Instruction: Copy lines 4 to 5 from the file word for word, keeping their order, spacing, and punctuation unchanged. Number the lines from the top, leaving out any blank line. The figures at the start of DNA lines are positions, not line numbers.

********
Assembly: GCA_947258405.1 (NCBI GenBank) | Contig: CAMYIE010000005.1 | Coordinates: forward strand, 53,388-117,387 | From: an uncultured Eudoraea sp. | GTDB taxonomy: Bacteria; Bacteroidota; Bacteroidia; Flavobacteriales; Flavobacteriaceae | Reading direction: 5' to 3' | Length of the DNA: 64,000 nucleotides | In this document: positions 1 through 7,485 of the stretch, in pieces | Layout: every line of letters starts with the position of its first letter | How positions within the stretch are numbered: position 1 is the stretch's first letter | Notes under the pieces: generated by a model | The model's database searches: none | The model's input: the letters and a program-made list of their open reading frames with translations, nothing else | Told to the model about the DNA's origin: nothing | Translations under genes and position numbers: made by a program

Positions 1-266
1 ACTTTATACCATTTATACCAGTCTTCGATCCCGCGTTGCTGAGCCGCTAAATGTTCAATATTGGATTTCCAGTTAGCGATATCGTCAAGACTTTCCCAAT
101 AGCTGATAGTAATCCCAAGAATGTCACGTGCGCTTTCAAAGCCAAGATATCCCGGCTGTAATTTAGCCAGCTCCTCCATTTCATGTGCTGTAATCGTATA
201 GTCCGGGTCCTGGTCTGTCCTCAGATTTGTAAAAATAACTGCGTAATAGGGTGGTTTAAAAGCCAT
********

101 AGCTGATAGTAATCCCAAGAATGTCACGTGCGCTTTCAAAGCCAAGATATCCCGGCTGTAATTTAGCCAGCTCCTCCATTTCATGTGCTGTAATCGTATA
201 GTCCGGGTCCTGGTCTGTCCTCAGATTTGTAAAAATAACTGCGTAATAGGGTGGTTTAAAAGCCAT